A protester holds a sign outside the Florida home of Derek Chauvin in Orlando, Florida. Reuters
In UN High Commissioner for Human Rights Michelle Bachelet’s words: “I am dismayed to have to add George Floyd’s name to that of Breonna Taylor, Eric Garner, Michael Brown and many other unarmed African Americans who have died over the years at the hands of the police – as well as people such as Ahmaud Arbery and Trayvon Martin who were killed by armed members of the public.”
The authorities in the United States need to initiate tough and serious action to stop such mindless killings and ensure that justice is done when they do occur.
The announcement by Federal authorities in Washington that they would be prioritising an investigation into the incident does sound the correct step, but as the UN human rights chief points out, in too many cases in the past, such investigations have led to killings being deemed justified on questionable grounds, or only being addressed by administrative measures.
Video captured at the scene on Monday, and posted on social media, shows a white police officer, using his knee to pin Floyd to the ground over the course of several minutes.
Four officers involved in the incident have been dismissed, but none have so far been charged.
The situation has become volatile with President Donald Trump threatening to take action to bring the city of Minneapolis “under control,” calling violent protesters outraged by the death of a black man in police custody “thugs” and saying that “when the looting starts, the shooting starts.”
Trump tweeted after protesters torched a Minneapolis police station and destroyed other property, capping three days of violence over the death of George Floyd.
In another condemnable action, the Minnesota State Patrol on Friday arrested a CNN television crew as they reported on violent protests in Minneapolis following the death of George Floyd.
Atlanta-based CNN said that the crew, which included CNN reporter Omar Jimenez, was released later. While live on air, Jimenez was handcuffed and led away. A producer and a photojournalist for CNN were also led away in handcuffs.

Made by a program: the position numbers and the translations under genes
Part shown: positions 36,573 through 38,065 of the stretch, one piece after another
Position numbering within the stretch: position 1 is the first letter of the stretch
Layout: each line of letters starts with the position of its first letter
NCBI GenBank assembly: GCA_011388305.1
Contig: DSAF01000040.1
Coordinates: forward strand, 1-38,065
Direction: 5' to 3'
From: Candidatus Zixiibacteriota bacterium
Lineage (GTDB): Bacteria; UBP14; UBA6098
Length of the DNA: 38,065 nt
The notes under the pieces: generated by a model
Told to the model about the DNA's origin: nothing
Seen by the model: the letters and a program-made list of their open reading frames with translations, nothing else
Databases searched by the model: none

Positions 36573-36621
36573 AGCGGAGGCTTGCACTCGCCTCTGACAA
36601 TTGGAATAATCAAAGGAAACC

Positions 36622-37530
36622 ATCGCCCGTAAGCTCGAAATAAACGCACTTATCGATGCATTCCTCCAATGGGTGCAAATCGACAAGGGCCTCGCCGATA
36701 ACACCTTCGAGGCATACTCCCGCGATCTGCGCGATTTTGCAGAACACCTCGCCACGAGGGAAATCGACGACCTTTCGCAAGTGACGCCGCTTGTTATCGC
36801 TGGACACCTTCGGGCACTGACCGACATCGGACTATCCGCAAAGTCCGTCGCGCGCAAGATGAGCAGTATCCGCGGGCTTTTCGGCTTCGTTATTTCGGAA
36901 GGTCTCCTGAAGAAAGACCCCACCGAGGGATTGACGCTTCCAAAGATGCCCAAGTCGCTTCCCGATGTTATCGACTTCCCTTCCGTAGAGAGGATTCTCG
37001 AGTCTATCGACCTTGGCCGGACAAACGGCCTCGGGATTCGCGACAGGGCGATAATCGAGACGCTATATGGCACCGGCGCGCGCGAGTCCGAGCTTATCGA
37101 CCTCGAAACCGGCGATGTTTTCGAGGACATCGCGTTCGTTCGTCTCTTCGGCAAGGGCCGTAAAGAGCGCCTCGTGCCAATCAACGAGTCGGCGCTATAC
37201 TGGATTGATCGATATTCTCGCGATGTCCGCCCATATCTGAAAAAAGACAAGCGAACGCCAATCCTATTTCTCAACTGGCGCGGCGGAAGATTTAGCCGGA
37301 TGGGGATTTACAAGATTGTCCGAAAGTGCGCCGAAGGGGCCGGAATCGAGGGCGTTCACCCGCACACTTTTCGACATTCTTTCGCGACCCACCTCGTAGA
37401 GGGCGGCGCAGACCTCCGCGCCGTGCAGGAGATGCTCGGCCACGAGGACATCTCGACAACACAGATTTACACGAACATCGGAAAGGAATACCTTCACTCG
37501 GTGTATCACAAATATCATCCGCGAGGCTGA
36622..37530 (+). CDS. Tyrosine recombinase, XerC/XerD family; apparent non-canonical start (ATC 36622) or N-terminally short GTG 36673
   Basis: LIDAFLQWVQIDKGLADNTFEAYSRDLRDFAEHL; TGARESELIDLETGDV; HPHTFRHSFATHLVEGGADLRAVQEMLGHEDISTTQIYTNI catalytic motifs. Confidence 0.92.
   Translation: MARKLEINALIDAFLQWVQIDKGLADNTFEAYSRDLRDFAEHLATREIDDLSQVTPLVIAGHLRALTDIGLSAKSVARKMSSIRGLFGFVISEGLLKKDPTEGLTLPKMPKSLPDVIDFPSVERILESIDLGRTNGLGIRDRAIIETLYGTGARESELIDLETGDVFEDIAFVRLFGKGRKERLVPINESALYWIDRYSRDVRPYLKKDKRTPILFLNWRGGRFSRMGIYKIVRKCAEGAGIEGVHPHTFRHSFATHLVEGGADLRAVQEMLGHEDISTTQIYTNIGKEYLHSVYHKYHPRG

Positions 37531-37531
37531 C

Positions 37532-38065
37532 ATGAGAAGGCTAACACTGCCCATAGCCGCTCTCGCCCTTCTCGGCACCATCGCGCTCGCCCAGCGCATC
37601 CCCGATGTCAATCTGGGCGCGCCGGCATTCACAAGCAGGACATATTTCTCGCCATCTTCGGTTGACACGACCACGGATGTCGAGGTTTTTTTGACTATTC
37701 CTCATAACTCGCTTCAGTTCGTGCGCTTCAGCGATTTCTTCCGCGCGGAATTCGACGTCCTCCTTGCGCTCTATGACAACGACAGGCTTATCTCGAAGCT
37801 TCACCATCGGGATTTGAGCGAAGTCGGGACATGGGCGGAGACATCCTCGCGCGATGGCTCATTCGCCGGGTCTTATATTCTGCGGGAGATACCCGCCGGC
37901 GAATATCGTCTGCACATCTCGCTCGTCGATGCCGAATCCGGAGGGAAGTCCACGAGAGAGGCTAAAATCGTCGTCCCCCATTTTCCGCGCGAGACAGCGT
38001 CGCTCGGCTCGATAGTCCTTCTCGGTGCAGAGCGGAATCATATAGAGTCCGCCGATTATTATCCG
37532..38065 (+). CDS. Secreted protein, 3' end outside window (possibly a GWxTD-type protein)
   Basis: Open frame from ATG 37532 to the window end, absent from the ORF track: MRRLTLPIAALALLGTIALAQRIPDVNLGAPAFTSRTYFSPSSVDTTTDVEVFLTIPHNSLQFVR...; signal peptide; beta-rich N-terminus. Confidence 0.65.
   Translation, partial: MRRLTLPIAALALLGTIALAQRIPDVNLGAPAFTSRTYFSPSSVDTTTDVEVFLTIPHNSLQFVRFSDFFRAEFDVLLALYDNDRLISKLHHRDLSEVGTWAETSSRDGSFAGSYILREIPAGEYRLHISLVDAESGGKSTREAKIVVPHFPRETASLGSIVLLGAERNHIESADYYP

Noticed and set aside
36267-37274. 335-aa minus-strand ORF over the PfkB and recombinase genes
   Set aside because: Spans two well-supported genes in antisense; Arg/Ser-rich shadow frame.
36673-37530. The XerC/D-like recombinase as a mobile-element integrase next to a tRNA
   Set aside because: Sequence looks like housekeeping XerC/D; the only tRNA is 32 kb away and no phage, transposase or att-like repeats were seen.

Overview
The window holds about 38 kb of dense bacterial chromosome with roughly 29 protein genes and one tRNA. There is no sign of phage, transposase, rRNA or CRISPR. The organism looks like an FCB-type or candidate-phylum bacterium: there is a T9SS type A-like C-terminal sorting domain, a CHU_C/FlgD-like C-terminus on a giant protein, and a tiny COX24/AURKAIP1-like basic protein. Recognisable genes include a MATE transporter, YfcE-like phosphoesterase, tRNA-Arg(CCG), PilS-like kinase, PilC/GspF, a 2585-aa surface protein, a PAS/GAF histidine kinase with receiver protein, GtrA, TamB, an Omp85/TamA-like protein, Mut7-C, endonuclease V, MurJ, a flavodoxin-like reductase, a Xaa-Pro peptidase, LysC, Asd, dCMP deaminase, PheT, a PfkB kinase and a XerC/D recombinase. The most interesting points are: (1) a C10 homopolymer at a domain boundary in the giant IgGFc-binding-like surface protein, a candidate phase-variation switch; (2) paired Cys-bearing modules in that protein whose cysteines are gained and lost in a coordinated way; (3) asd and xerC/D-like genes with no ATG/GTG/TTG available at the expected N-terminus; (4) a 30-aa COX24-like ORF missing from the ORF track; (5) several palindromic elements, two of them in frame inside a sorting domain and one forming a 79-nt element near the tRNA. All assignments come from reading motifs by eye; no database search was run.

This prompted CNN’s communications team to mention on Twitter that the crew was arrested “for doing their jobs, despite identifying themselves - a clear violation of their First Amendment rights.”
The Floyd case is reminiscent of the 2014 killing of Eric Garner, an unarmed man in New York City who died after being put in a banned police chokehold as he, too, was heard to mutter, “I can’t breathe.”
Garner’s dying words became a rallying cry for the Black Lives Matter movement that formed amid a wave of killings of African-Americans by police.
There is a dire need for a halt to racial profiling by US law enforcement officers and a review of laws allowing police to use lethal force.
A serious review of US police practices will go a long way in improving the situation.
Many see the recent events as a pattern of misuse of lethal force against minority groups.
Human rights, freedom and equality are words that Washington regularly use when it comes to preaching other countries. Now that there is some aberration back home, it better make necessary corrections.
The video, taken by an onlooker to Monday night's fatal encounter between police and George Floyd, 46, showed him lying face down and handcuffed, groaning for help and repeatedly saying, "please, I can't breathe," before growing motionless.
Video footage emerged showing, George Floyd, 46, groaning "please, I can't breathe" and "don't kill me" as a white policeman kneels on his neck.
Little wonder that thousands protesting racism have targeted images and place names honouring slavers and imperialist figures who perpetrated these historical outrages.
Last summer, millions of ordinary Americans took to the streets to protest racism, police violence and the killing of George Floyd. In the year since, many transformed their energy and anger to action. Across the country, civilians on task forces and elected officials
It has been the most serious mishap in more than 20 years. Prime Minister Narendra Modi had visited the site of the crash, met the rail officials, and talked to people who were getting treatment in hospitals.
The unfortunate collision of two Indian passenger trains in Odisha state in which nearly 300 people died and hundreds are injured is so painful (“Indian train collision death toll nears 300,
Last month, my bosses suggested I quit Twitter for a week. Completely. I would not be able to log on, let alone tweet or retweet others or check for direct messages.